‘No sense of loss’: Bristol mayor says statue of slave trader Edward Colston was ‘personal affront’

Police launch investigation into pulling down of controversial statue by anti-racism protesters

Conrad Duncan
Monday 08 June 2020 18:45 BST
Bristol mayor says that Priti Patel showed a 'lack of understanding' following her comments about the Colston statue

The mayor of Bristol has said he feels no sense of loss after the city’s statue of slave trader Edward Colston was pulled down and thrown in the harbour by anti-racism protesters over the weekend.

Marvin Rees, who is the son of a Jamaican father and British mother, said the statue was a “personal affront” to him, although he would not condone the damage done by demonstrators.

“As an elected politician, obviously I cannot condone the damage and I am very concerned about the implications of a mass gathering on the possibility of a second Covid wave,” Mr Rees told BBC Radio 4’s Today programme.

“But I am of Jamaican heritage and I cannot pretend that I have any real sense of loss for the statue, and I cannot pretend it was anything other than a personal affront to me to have it in the middle of Bristol, the city in which I grew up."

When the mayor was asked if those involved in removing the statue should be charged, he added: “That is up to the criminal justice system.

“I don't really intervene in criminal matters like that – that's not for me to go and be a cheerleader to the police in any criminal investigations.”

Police have launched an investigation after the bronze statue of Colston, which has long faced calls to be removed, was torn down during a Black Lives Matter protest on Sunday.

The statue was dragged through the city before being dumped in the harbour by Pero’s Bridge, which was named after an enslaved man, Pero Jones, who lived and died in Bristol.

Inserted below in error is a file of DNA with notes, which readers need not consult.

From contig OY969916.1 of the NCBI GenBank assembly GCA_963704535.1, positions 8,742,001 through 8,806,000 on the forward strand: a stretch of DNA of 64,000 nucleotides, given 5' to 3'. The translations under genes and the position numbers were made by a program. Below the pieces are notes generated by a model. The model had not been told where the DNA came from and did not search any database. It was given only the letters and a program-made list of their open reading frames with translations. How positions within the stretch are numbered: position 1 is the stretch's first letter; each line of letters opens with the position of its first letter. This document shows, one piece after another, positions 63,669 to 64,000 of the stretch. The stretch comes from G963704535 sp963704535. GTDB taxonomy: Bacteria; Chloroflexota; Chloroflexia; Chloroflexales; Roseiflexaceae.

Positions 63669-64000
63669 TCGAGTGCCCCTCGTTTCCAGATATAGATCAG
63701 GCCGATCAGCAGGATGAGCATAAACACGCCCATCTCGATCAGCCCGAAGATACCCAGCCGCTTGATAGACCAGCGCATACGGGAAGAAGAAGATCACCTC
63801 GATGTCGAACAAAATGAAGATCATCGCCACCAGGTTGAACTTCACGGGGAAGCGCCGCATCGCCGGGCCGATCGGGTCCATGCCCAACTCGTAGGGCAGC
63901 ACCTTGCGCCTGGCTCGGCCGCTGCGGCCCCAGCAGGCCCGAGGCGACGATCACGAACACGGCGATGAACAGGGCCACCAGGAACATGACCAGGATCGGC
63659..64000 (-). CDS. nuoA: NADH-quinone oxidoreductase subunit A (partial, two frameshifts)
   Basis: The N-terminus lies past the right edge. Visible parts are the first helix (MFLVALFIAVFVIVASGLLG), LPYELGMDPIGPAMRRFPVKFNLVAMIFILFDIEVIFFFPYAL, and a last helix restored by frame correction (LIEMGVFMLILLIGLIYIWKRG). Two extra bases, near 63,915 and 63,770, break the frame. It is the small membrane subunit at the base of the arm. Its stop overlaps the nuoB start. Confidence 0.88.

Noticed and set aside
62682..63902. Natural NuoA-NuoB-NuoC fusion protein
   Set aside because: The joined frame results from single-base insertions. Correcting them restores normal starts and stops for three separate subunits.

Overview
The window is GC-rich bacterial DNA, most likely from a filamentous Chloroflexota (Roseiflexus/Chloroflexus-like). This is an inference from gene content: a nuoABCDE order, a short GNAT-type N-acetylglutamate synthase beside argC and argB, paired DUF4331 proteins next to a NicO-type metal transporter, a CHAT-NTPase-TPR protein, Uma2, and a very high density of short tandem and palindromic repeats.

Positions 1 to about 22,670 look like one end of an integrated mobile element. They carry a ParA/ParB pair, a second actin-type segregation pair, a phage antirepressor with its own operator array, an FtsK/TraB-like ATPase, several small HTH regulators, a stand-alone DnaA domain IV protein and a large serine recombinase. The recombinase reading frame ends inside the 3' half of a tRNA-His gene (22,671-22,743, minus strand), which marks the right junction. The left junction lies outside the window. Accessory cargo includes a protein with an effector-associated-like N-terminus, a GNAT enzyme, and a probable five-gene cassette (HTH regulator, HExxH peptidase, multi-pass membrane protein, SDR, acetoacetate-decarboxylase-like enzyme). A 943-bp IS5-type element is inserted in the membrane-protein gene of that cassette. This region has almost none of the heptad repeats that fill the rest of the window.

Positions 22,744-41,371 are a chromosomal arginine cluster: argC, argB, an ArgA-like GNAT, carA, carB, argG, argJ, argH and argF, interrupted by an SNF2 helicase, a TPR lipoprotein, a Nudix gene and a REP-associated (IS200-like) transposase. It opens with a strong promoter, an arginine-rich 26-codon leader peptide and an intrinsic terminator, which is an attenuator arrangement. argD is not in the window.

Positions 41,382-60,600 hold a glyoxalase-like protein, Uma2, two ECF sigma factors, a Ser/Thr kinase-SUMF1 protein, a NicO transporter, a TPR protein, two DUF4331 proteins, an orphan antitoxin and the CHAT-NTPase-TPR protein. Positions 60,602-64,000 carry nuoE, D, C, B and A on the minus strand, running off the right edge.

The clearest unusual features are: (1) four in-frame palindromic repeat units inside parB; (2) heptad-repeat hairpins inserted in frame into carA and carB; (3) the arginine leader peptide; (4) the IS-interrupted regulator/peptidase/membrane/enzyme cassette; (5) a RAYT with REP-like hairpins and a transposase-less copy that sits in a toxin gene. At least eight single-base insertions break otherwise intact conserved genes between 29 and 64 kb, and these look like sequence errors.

Avon and Somerset Police did not intervene in the incident and praised protesters in general for being “peaceful and respectful” during the demonstration, which was attended by about 10,000 people.

No arrests were made, but officers are now collating footage of a “small group of people” filmed pulling down the statue with ropes, amounting to criminal damage, the force said.

Mr Rees, the elected Labour mayor, said the statue would be pulled out of the water and placed on display in a museum along with placards from the protest.

He also noted that there was “historic irony” in the statue being placed in the harbour, as people had previously been thrown off the sides of slave ships.

Meanwhile, the UK government has condemned the pulling down of the statue, with Priti Patel, the home secretary, calling the incident “utterly disgraceful”.

A spokesperson for Boris Johnson, the prime minister, said a “criminal act” had been committed during the protest.

“People can campaign for the removal of a statue but what happened yesterday was a criminal act, and when the criminal law is broken that is unacceptable and the police will want to hold to account those responsible,” the spokesperson said.

“The PM absolutely understands the strength of feeling, but in this country we settle our differences democratically and if people wanted the removal of the statue there are democratic routes which can be followed.”

Additional reporting by PA

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